Thus, the book culminates in the work of four "rebel" scientists in three areas. First James Barbour would convince us that there is no time, there are just "NOWs"; that causality is an illusion (although I suspect S.J. Gould, were he still with us, would have something to say about "contingency" mediating what is possible). Secondly, Andreas Albrecht, an early proponent of inflation cosmology (which I heartily reject), finds that the choice of one's clock determines the model of the universe that we must adhere to. An example is given (which I confess I found hard to follow), that by choosing what you use to measure time, you can transform the equations describing an electron's motion to equations that pertain to photons. If that is true, it is truly world (or universe-) shaking. In my physics education (before I turned to geophysics), bosons were bosons and fermions were fermions; never would the twain meet, at least not mathematically! Finally, Lee Smolin and Roberto Unger "look across the landscape of modern cosmology with its extra dimensions and other universes, declare them fictions and set off to deliberately forge another path" (p315).

Is it any surprise that such anti-establishment views can arise now, where we are on the verge of technologies that might just abstract us from the world? Is The Matrix to become true after all? And can machine-mediated thinking drive our thought processes into Data-like android territory? If time becomes malleable, it is no surprise that new cosmology theories will arise to match. That is the lesson of material engagement. Cultural shifts change the way we think, often in radical ways ("How you gonna get 'em back on the farm, after they've seen L.A.?"). Our ability to probe cosmology brings about a new cosmology. Then we push that cosmology to its limit. In the process, culture shifts, and new thoughts about cosmology become possible.

A final question is asked: "How much of the cosmos do we have objective access to?" (p 330). It seems, just considering matter, that some 75% of it is invisible, not reacting to photons. So-called "dark matter" is needed in copious amounts to keep galaxies from dissipating or galaxy clusters from evaporating. Maybe one day we'll discover "rubindium" and its sister meta-elements as postulated in Star Trek. But then there's "dark energy", which seems to be driving an accelerated expansion of the visible universe. I have been looking hard, and have yet to see anyone explore the notion that a Type 1a supernova in an extra-low-metallicity system (i.e., a very early one) might have a different intrinsic luminosity than a Type 1a supernova in a system with Z in the solar range. Until that question is fully dealt with, the "evidence" for acceleration is not just shaky, it is practically nonexistent.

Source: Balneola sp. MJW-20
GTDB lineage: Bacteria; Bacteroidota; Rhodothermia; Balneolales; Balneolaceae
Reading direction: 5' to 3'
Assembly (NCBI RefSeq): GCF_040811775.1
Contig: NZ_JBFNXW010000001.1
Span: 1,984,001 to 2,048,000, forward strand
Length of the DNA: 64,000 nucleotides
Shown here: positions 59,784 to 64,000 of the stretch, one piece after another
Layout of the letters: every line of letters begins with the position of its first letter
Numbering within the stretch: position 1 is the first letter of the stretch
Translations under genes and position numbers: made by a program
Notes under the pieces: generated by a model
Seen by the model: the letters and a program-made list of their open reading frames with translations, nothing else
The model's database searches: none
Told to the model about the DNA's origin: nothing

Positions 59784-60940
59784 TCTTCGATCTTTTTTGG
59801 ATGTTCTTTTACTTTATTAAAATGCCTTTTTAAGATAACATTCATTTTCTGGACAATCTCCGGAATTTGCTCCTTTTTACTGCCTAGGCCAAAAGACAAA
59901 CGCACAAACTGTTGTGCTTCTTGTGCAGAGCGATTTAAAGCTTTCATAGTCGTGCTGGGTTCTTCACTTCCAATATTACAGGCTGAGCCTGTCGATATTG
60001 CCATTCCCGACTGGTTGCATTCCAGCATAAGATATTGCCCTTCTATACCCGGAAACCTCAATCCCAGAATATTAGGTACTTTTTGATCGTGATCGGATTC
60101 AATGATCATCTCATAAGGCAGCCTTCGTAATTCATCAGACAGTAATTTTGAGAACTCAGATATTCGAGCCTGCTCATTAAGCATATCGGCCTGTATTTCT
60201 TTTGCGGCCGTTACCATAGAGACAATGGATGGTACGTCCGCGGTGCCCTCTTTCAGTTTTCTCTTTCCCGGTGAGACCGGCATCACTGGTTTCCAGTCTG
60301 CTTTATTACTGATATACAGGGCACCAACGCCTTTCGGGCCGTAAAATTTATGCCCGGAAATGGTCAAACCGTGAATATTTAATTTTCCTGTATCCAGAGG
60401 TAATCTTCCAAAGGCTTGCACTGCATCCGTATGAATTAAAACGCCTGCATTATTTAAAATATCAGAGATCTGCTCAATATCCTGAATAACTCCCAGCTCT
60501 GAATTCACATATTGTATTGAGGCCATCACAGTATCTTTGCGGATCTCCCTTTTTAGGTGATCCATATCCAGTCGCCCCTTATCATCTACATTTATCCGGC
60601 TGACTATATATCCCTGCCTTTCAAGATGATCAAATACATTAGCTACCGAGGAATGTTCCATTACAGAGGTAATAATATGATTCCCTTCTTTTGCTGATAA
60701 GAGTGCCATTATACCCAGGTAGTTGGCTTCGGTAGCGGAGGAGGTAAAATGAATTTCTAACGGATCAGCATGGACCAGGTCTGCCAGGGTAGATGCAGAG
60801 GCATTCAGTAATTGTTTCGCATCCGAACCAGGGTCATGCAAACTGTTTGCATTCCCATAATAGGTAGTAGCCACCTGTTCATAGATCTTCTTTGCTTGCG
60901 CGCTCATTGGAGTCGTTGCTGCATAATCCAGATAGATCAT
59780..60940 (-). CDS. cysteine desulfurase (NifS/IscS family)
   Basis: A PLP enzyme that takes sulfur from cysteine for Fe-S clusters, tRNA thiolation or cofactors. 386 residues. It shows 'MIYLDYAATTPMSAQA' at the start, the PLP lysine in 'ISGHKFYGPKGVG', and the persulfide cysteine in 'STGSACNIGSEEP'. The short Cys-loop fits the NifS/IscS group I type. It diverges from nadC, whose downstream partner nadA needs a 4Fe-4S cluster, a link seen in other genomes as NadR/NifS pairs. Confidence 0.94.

A simpler way to ask the question is, "What can we really see?" In practical terms, we can see what we are looking for, and it takes a long time to see what we are not looking for. I appreciate those four rebels very much. They are not just asking the right kinds of questions, they have the intellectual tools to work towards answers to their questions. Not all of them will be right, but I would not bet against them. One or the other is likely to do work that will one day put the Big Bang on the shelf, along with Ptolemy's epicycles.